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Chris Hadfield
Retired Canadian Astronaut & Author
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How Cameron's Election Will Change Britain

Question: How will David Cameron’s recent victory affect the U.K.’s role in the world?

Philippe Cayla: The U.K. is smoothly moving toward continental Europe, and the channel is not very wide.  But the U.K. is moving very smoothly.  What is interesting to see is... whatever the government have claimed during the election campaign, most of them have claimed they're anti-European, but once they're in power they are committed to work with other European leaders and finally to join to European policy even as a consequence, as a aftermath of the financial crisis.  Wherever U.K. leads a lot—in fact they are the first to have regulated their financial markets ahead of the rest of the continent.  So in fact they are more or less... They are in fact closer than they say, if you like.  They pretend to keep to themselves, to keep their independence, but in fact they are closer to rest of Europe, to the rest of the continent, and they work well with the other European leaders.  Mr. Brown and Mr. Cameron now are working with Mr. Sarkozy and with Mrs. Merkel on good terms, and they try to find common solutions.  So, there is a big difference between what the U.K. did and said and even what you read in the British press with the reality of British policy, which is much more European than what they say.

Recorded June 22, 2010

Interviewed by Jessica Liebman

While the U.K. likes to pretend to have independence, the British isles are closer to rest of Europe than most like to admit.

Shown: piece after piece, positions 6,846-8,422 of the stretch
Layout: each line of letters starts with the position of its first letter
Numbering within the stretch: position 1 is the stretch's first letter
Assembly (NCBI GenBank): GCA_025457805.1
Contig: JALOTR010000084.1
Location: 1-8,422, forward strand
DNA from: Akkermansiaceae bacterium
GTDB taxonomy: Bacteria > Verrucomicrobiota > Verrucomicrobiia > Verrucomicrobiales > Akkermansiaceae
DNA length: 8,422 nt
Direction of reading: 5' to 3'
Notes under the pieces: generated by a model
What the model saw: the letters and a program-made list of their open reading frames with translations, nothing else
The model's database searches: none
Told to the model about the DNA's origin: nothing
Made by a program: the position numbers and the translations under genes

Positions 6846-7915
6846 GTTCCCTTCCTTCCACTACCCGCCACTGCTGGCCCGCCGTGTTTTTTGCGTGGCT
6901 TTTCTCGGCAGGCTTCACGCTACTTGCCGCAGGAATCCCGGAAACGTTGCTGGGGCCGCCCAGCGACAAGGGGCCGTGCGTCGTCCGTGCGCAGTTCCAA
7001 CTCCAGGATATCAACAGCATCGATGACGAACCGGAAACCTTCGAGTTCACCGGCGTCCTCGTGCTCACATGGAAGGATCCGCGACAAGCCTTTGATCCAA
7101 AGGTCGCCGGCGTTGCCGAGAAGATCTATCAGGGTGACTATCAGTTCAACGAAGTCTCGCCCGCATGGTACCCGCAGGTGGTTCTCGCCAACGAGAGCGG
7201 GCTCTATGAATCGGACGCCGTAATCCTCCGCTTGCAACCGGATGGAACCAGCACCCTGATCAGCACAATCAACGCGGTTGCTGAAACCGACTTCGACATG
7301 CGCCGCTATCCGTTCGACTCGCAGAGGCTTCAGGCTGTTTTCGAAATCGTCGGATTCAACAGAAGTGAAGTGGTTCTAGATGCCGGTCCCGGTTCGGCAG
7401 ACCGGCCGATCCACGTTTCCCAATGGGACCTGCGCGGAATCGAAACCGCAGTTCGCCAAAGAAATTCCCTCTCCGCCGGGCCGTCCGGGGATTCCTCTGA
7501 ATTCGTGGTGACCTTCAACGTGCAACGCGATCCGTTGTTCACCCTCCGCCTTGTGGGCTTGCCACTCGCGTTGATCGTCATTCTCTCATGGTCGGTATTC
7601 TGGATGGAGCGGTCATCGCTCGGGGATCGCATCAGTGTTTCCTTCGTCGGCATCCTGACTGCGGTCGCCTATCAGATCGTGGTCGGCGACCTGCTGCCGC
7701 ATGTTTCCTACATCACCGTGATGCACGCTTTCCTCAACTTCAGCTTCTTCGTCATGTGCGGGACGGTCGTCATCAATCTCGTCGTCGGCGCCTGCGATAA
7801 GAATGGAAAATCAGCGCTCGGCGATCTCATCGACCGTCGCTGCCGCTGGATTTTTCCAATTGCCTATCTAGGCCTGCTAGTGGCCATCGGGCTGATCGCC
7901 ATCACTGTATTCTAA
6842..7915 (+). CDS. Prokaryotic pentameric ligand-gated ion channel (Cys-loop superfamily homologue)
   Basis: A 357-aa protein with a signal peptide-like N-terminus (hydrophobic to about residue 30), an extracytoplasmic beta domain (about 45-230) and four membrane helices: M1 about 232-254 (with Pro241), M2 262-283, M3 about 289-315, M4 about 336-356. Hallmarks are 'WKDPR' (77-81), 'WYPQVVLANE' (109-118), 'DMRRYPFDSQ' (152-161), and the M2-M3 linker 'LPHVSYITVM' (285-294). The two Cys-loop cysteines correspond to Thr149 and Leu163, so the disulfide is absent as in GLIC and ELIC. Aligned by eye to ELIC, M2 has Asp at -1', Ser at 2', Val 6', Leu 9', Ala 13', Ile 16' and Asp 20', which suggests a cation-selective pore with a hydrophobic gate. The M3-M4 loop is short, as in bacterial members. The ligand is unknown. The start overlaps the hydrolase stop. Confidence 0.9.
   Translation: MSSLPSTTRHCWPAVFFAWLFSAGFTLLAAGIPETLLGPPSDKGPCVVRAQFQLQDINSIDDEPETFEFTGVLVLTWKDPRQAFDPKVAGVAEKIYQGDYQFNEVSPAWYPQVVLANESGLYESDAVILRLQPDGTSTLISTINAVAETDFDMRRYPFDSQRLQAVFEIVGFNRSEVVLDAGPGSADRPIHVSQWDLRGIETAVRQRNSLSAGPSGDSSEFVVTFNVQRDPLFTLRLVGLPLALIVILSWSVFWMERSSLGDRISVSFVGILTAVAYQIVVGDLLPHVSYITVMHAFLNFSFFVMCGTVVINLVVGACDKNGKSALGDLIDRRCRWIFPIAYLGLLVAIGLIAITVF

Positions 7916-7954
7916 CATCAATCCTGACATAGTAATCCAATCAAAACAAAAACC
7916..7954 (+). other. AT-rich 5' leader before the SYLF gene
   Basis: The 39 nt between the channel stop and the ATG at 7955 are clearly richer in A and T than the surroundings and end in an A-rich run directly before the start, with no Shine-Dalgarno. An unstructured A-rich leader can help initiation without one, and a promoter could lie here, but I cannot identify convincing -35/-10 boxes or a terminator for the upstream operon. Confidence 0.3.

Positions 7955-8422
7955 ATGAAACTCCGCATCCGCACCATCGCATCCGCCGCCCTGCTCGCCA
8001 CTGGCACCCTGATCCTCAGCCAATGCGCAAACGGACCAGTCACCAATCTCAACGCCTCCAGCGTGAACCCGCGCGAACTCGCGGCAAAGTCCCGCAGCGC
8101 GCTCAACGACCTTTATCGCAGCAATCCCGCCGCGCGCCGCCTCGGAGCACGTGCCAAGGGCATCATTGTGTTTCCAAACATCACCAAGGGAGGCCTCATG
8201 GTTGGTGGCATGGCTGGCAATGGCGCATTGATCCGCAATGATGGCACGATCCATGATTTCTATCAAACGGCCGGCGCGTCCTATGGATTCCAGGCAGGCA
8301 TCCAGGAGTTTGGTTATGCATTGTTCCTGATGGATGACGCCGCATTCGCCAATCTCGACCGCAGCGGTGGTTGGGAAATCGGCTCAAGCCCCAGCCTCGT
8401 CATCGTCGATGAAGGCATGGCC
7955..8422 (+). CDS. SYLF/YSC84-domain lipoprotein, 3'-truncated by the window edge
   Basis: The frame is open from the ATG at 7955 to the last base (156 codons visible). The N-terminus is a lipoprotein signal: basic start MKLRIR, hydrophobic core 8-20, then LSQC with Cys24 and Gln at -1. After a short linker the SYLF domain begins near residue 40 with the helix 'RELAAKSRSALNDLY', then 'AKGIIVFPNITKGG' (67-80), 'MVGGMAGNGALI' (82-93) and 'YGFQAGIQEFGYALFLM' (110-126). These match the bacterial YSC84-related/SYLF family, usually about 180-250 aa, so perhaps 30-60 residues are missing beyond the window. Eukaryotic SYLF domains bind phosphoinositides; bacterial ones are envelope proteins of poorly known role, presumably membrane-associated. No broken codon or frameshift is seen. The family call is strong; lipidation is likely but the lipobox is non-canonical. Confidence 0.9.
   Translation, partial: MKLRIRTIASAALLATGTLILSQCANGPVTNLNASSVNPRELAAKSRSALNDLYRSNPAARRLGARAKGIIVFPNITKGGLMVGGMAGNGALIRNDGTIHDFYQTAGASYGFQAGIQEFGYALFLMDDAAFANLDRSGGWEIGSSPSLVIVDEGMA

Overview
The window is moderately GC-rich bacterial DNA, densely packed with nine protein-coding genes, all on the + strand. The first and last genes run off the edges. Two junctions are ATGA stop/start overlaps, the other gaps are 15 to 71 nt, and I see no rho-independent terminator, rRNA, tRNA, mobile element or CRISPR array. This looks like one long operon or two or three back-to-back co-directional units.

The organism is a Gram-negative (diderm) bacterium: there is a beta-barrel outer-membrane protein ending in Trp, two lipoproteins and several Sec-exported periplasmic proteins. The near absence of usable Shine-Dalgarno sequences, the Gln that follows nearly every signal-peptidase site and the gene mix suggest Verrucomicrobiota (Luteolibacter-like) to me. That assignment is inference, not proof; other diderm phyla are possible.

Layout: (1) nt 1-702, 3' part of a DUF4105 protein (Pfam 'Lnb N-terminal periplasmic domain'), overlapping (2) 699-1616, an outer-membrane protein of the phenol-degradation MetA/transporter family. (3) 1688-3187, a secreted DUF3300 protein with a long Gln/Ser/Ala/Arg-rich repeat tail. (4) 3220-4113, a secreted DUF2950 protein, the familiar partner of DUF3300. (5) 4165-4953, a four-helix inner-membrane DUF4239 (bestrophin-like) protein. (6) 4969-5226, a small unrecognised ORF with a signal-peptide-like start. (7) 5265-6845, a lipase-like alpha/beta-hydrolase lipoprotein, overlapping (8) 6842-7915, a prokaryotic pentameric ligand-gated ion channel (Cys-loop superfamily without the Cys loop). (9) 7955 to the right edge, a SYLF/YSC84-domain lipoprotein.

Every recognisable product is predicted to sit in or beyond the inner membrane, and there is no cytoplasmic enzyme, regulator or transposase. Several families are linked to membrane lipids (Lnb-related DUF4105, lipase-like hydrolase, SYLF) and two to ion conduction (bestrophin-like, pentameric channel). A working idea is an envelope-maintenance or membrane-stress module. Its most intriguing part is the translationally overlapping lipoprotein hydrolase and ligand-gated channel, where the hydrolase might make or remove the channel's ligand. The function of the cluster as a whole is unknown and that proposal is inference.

The “new normal” paradox: What COVID-19 has revealed about higher education

Higher education faces challenges that are unlike any other industry. What path will ASU, and universities like ASU, take in a post-COVID world?

Photo: Luis Robayo/AFP via Getty Images
Sponsored by Charles Koch Foundation
  • Everywhere you turn, the idea that coronavirus has brought on a "new normal" is present and true. But for higher education, COVID-19 exposes a long list of pernicious old problems more than it presents new problems.
  • It was widely known, yet ignored, that digital instruction must be embraced. When combined with traditional, in-person teaching, it can enhance student learning outcomes at scale.
  • COVID-19 has forced institutions to understand that far too many higher education outcomes are determined by a student's family income, and in the context of COVID-19 this means that lower-income students, first-generation students and students of color will be disproportionately afflicted.
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Live on Tuesday | Personal finance in the COVID-19 era

Sallie Krawcheck and Bob Kulhan will be talking money, jobs, and how the pandemic will disproportionally affect women's finances.

How DNA revealed the woolly mammoth's fate – and what it teaches us today

Scientists uncovered the secrets of what drove some of the world's last remaining woolly mammoths to extinction.

Ethan Miller/Getty Images
Surprising Science

Every summer, children on the Alaskan island of St Paul cool down in Lake Hill, a crater lake in an extinct volcano – unaware of the mysteries that lie beneath.

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Dinosaur bone? Meteorite? These men's wedding bands are a real break from boredom.

Manly Bands wanted to improve on mens' wedding bands. Mission accomplished.

Sex & Relationships
  • Manly Bands was founded in 2016 to provide better options and customer service in men's wedding bands.
  • Unique materials include antler, dinosaur bones, meteorite, tungsten, and whiskey barrels.
  • The company donates a portion of profits to charity every month.
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Conspicuous consumption is over. It’s all about intangibles now

These new status behaviours are what one expert calls 'inconspicuous consumption'.

Vittorio Zunino Celotto/Getty Images for Tiffany
Politics & Current Affairs
In 1899, the economist Thorstein Veblen observed that silver spoons and corsets were markers of elite social position.
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